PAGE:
Royal Marriages and Political Alliances
The Israelite king Omri had allied himself with the Phoenician cities of
the coast, and his son Ahab was married to Jezebel, daughter of Ethbaal, king
of Tyre and Sidon. Jezebel, with her Tyrian courtiers and
a large contingent of pagan priests and prophets, propagated her native religion
in a sanctuary built for Baal in the royal city of Samaria. This meant that
the Israelites accepted Baal as well as Yahweh, putting Yahweh on a par with
a nature-god whose supreme manifestations were the elements and biological
fertility, celebrated often in an orgiastic cult. Jezebel's policies intensified
the gradual contamination of the religion of Yahweh by the Canaanite religion
of Baal, a process made easier by the sapping of the Israelites' faith in
and King David
King Hiram (also called HURAM, or HIRAM, Phoenician King
of Tyre) (reigned 969-936 BC), appears in the Bible as an ally
of the Israelite kings David and Solomon.
The Biblical account of a growing friendship between King
Hiram of Tyre and the Kings of Israel was an introductory phase
for a more important events which included military alliances
and cooperation not only during King David's time but also during
the reign of King Solomon.
was thirty years old when he began to reign, and he reigned forty years.
9. So David dwelt in the
fort, and called it the city of David. And David built round
about from Millo and inward. 10. And David went on, and grew
great, and the LORD God of hosts was with him. 11. And Hiram
king of Tyre sent messengers to David, and cedar trees, and carpenters,
and masons: and they built David an house. 12. And David perceived
that the LORD had established him king over Israel, and that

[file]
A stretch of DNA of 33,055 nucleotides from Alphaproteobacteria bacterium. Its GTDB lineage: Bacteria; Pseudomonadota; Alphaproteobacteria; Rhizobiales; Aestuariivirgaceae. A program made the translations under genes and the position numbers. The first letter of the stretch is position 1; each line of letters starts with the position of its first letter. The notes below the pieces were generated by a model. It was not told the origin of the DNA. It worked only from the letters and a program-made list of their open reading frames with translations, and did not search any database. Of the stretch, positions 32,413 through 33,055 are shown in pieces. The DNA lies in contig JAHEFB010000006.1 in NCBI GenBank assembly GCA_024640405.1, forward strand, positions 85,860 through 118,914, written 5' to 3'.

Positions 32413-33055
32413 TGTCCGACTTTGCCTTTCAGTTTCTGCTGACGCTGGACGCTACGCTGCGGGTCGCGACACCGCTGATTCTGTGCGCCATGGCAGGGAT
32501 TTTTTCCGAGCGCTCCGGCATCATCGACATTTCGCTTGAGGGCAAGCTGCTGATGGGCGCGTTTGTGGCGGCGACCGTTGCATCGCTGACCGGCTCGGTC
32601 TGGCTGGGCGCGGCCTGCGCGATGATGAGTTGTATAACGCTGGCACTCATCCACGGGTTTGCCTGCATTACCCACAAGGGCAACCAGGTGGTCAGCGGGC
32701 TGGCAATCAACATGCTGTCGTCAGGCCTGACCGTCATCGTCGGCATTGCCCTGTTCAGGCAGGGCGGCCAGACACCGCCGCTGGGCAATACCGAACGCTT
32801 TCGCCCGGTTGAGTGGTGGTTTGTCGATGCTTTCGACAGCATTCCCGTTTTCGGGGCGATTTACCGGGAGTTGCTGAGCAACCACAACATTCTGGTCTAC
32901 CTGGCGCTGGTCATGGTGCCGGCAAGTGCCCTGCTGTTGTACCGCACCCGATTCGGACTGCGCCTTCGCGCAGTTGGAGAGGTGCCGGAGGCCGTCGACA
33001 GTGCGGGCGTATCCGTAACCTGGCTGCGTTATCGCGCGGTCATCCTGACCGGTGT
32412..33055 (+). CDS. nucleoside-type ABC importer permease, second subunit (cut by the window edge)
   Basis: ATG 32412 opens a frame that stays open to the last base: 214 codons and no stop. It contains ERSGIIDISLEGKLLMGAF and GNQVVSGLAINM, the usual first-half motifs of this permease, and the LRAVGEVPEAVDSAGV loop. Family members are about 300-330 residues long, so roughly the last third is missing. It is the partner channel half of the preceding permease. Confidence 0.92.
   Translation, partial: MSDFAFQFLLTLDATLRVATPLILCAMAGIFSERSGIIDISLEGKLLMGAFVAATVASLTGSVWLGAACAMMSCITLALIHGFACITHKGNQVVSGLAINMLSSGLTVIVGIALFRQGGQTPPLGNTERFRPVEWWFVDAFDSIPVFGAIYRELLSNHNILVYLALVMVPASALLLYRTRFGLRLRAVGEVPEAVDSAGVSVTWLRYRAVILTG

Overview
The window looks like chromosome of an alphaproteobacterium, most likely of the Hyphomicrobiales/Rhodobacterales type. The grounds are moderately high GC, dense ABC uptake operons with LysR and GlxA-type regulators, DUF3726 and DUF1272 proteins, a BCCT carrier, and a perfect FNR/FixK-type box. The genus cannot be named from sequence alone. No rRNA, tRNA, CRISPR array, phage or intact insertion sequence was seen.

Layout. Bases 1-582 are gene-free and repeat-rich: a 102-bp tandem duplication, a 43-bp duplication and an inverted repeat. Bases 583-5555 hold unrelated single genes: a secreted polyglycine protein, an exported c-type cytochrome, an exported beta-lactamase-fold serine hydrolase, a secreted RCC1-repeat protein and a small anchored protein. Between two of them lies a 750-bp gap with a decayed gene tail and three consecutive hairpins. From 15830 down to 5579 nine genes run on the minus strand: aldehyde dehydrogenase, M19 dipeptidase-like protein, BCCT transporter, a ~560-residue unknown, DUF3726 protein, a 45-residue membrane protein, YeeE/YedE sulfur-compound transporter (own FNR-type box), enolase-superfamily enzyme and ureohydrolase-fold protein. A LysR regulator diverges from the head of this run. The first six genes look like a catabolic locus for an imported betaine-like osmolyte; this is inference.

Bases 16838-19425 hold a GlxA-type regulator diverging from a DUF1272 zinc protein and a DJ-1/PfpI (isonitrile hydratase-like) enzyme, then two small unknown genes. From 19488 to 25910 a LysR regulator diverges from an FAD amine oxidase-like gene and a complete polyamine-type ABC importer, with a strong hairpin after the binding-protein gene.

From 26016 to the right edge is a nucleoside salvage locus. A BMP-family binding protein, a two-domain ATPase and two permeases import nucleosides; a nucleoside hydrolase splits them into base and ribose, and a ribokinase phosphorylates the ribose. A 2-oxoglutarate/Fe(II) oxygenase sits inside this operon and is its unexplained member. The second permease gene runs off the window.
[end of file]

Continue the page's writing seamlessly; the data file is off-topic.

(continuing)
he had exalted his kingdom for his people Israel's sake."3
King Hiram's enemies were the Philistines, who kept the Tyrians
and Sidonians from prospering on the sea. They were King David's
first enimies. The latter, by training the Israelite infantry,
especially the bowmen, he proved more than a match for Philistine
and other foes who employed horses and chariots. In addition,
King Hiram made common cause with King David, forming a land
and sea alliance that endured into Solomon's reign. Solomon,
accordingly, inherited a considerable empire, along with a Phoenician
ally of prime importance for naval and merchant-marine operations.
and King Solomon
Hiram maintained friendly relations with Israel, supplying
King Solomon (Hebrew SHLOMO (fl. mid-10th century BC), son and
successor of David and traditionally regarded as the greatest
king of Israel, with men and materials for the construction of
the Temple at Jerusalem and cooperating with
him in Mediterranean and Red Sea trading voyages. The
Temple was the crowning achievement of Solomon's vast building
program his capital, Jerusalem. Solomon turned to skilled Phoenician
builders, who helped cut and assemble stone and wood for the
Temple at Jerusalem (1 Kings 5). Today the best examples of Phoenician
sacred architecture are the temple of Astarte at Kition, the
sanctuary at Eshmun, and a small shrine at Zaraphath. Phoenicians
often constructed stone walls with vertical piers of ashlar blocks
laid in an alternating pattern of header and stretcher. The area
between the piers was filled with irregular
In return Solomon sent grain and olive
oil to Hiram king of Tyre, and even Galilean territory was given
to him (1 Kings 5), although it was not to his liking.
account of building the Temple: "I Kings 5: 1. And Hiram
king of Tyre sent his servants unto Solomon; for he had heard that they
him king in the room of his father: for Hiram was ever a lover
of David. 2. And Solomon sent to Hiram, saying, 3. Thou knowest
how that David my father could not build an house unto the name
of the LORD his God for the wars which were about him on every
side, until the LORD put them under the soles of his feet. 4.
But now the LORD my God hath given me rest on every side, so
that there is neither adversary nor evil occurrent. 5. And, behold,
I purpose to build an house unto the name of the LORD my God,
as the LORD spake unto David my father, saying, Thy son, whom